Article courtesy of John J. Hopkins| November 3, 2015 | The Buffalo News | Shared as educational material
Wales residents recently received a crash course on what they can do to protect the town’s groundwater, which they rely on for drinking.
Concerns about fracking and the introduction of biosolids such as sewer sludge used for fertilizer on farms in nearby communities convinced the town last year to conduct a groundwater study.
Wales is the only municipality in Erie County that relies entirely on groundwater for its potable water.
“The purpose of this whole effort is to learn more about the water resources we have in the town,” said Councilwoman Jude A. Hartrich. “We really just care about making sure that we’re protecting the aquifer for each and every resident in Wales.”
The New York Rural Water Association tested groundwater throughout the town last year, and although the data isn’t ready to be shared, the group provided residents with information they can use to keep their water safe.
Hartrich said the meeting provided excellent information for protecting the town’s water supply.
“It was a good first step to summarize everything we’ve learned to date from our survey,” she said. “Now we can formulate the next steps for a protection plan for the town.”
Steven Winkley, a water resources specialist with the association who wrote the report, said that the most prevalent sources of contamination in rural parts of the state are spills and leaks, de-icing salt storage, septic systems and the application and storage of nutrients.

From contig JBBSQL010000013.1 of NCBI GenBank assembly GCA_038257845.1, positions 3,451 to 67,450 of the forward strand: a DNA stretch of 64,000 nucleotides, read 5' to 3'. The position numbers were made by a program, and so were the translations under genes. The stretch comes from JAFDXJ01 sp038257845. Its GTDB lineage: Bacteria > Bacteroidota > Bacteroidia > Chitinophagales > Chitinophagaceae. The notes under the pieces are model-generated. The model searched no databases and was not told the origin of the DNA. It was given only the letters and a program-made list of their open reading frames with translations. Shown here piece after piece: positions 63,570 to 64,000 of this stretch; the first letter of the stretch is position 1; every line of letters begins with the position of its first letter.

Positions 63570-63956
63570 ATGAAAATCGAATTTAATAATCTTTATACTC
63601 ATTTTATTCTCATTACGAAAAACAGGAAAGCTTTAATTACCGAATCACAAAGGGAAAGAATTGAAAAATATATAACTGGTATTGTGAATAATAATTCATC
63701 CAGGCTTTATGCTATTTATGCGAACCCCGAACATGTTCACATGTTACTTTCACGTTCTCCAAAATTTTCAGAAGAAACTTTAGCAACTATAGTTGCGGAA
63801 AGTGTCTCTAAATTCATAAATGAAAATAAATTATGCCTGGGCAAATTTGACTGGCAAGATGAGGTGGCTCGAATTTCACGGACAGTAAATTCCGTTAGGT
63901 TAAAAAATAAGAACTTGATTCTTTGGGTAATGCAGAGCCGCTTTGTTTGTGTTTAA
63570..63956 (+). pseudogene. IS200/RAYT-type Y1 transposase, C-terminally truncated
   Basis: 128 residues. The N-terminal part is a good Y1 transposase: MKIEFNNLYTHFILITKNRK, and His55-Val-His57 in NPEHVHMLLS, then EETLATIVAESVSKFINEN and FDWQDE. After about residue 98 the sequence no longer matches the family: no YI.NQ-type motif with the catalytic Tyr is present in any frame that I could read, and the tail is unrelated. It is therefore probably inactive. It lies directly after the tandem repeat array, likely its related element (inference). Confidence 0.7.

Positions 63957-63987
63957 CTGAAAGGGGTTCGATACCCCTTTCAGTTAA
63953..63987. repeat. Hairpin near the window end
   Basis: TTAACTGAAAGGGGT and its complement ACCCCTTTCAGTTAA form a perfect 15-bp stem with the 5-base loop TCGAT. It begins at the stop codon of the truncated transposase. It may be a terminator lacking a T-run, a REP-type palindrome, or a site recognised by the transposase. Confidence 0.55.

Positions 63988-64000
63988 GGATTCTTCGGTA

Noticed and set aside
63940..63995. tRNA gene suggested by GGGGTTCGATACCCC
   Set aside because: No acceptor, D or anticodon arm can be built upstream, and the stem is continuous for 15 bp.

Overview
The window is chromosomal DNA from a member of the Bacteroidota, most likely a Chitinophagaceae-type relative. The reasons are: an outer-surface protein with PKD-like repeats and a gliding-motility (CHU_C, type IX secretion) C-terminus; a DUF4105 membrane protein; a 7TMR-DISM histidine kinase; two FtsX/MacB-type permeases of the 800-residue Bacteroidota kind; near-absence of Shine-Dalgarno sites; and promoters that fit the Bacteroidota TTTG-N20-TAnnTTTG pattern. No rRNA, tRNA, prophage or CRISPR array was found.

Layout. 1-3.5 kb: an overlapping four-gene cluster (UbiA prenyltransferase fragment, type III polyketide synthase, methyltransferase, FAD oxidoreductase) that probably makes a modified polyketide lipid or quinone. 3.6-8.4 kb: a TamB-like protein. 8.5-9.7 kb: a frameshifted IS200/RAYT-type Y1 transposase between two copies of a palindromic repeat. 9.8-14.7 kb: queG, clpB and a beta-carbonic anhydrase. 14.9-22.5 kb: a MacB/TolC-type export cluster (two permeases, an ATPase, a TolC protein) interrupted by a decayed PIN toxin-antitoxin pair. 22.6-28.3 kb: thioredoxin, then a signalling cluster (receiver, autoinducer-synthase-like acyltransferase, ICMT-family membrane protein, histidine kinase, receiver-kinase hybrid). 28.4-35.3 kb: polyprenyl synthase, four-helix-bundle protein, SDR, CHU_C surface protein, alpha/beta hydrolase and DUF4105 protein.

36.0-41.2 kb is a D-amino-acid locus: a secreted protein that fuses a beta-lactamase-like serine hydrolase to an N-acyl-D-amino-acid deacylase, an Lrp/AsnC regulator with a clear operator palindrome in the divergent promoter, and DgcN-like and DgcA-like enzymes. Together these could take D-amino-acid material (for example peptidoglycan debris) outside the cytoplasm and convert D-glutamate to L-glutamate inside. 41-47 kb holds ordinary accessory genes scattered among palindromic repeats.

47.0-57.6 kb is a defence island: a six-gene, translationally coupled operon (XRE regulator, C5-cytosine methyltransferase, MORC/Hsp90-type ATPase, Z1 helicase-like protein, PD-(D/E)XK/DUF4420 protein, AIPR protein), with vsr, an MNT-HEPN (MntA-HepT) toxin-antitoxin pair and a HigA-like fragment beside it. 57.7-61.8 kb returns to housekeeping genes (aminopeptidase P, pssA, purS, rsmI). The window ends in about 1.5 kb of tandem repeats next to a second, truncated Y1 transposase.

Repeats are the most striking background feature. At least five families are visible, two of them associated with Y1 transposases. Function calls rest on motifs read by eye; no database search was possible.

In Wales, one to two spills are reported to the DEC each year, with private dwellings – mostly from fuel oil systems – serving as the largest source.
“That’s average for New York State towns,” Winkley added. “The good news is they have all been investigated and fixed.”
To protect drinking water, residents are advised to use a registered, licensed well driller and to drill in a place that’s as far as possible from contaminant sources such as a septic system.
Residents also were advised to have their wells checked annually for coliform bacteria, nitrates and other contaminants.
Municipalities are encouraged to use conservation easements to protect sensitive water resources and provide tax incentives to encourage water conservation.
The water survey is the end product of an effort that began in 2011 to protect Sgt. Mark A. Rademacher Memorial Park, which was then known as Hunters Creek Park. Winkley plans to share water survey results with residents in the spring.